One of the advantages of having an actual tissue sample is the ability to grade the malignancy of the lymphoma. Lymphoma is graded by the pathologist reading the biopsy sample as either high-grade, low-grade, or intermediate grade. The grade refers to how rapidly the cells appear to be dividing and how malignant they appear with high grade being the most malignant. The grade of lymphoma bears on its response to chemotherapy (see below). It is may be possible to grade a lymphoma with an aspirate sample but it is vastly easier with an actual chunk of tumor. As a general rule with lymphoma, higher grades tend to be more responsive to chemotherapy drugs. With feline intestinal lymphoma, however, it is the low grade cases that achieve remission easier and for prolonged periods of time.
As with most forms of lymphoma, treatment centers on medication rather than surgery or radiation therapy. The use of medication to treat this disease is called chemotherapy, a term fraught with unpleasant connotations. It is important to realize that cats rarely experience nausea, poor appetite, or malaise with their chemotherapy and you should not make decisions thinking the cat will be put through some kind of difficult procedure. Instead, the difficulty centers not around side effects, but around giving daily medication to a cat and regularly bringing the cat to the vet’s office for injectable treatments and monitoring tests.
High grade (also called lymphoblastic) lymphoma is bad news. Only 25-50% of cats achieve remission and those that achieve it generally sustain it for only 2-9 months.
Fortunately, most feline lymphoma is the low grade (also called lymphocytic) form of lymphoma. This form behaves much more like inflammatory bowel disease, and, in fact, treatment for severe IBD is largely the same as for low-grade intestinal lymphoma. Approximately 70% of cats with this form of lymphoma will achieve remission and the median survival time is 23-30 months. Treatment for this form of lymphoma generally involves oral medication: prednisolone and chlorambucil. Many people opt to treat with these two medications based on ultrasound appearance of the GI tract, playing the odds that there will be a response. Given the expense of more accurate diagnostics, this may be a reasonable alternative approach.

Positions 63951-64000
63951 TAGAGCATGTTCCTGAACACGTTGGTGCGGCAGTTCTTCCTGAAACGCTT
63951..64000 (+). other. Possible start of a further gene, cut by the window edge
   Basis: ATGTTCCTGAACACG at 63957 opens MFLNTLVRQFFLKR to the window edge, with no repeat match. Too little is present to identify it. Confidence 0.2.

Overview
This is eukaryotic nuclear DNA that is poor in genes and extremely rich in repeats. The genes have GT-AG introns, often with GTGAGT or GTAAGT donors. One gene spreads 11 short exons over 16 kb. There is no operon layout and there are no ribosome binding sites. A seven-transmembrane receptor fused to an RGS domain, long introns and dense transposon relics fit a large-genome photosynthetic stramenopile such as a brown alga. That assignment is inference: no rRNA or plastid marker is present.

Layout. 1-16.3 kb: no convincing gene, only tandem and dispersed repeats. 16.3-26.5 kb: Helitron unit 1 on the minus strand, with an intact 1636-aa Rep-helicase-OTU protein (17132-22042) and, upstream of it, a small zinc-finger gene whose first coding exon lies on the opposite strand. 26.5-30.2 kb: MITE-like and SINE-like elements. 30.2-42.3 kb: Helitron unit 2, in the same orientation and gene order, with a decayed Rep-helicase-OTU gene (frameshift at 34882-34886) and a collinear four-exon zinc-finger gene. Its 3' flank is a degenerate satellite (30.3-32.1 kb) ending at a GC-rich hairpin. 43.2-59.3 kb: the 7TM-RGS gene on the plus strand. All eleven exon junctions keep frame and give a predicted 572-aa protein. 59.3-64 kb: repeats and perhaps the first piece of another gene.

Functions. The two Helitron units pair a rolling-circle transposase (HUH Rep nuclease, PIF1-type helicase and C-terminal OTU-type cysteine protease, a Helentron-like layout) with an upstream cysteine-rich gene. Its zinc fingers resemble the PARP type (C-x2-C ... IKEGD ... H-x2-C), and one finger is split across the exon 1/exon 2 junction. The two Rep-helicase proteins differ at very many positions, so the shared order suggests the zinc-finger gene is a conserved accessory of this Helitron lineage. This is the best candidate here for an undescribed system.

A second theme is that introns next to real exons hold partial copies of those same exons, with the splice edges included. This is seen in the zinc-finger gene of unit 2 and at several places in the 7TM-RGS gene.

Ultrasound of a Kidney with Lymphoma
Photo Courtsey Dr. Ginny Kunch
Renal lymphoma is lymphoma in the kidneys and is one of the worst forms of lymphoma for a cat to contend with. In most cases, the cat is brought to the veterinarian for symptoms related to insufficient kidney function: poor appetite, excessive water consumption, weight loss, and possibly vomiting. Unlike the more typical cases of kidney insufficiency where the kidneys are shrunken and small, the cat with renal lymphoma will have symmetrically large kidneys. A needle aspirate of the kidney usually reveals lymphoma cells.
With chemotherapy, the kidney enlargement reduces and often kidney function improves until remission is lost. Median survival is only 3 to 6 months, though a recent case report highlighted a cat who lived many years, so long remission times are not impossible. Approximately 50 percent of cats with renal lymphoma are also positive for the feline leukemia virus, which carries the potential for other complicating issues.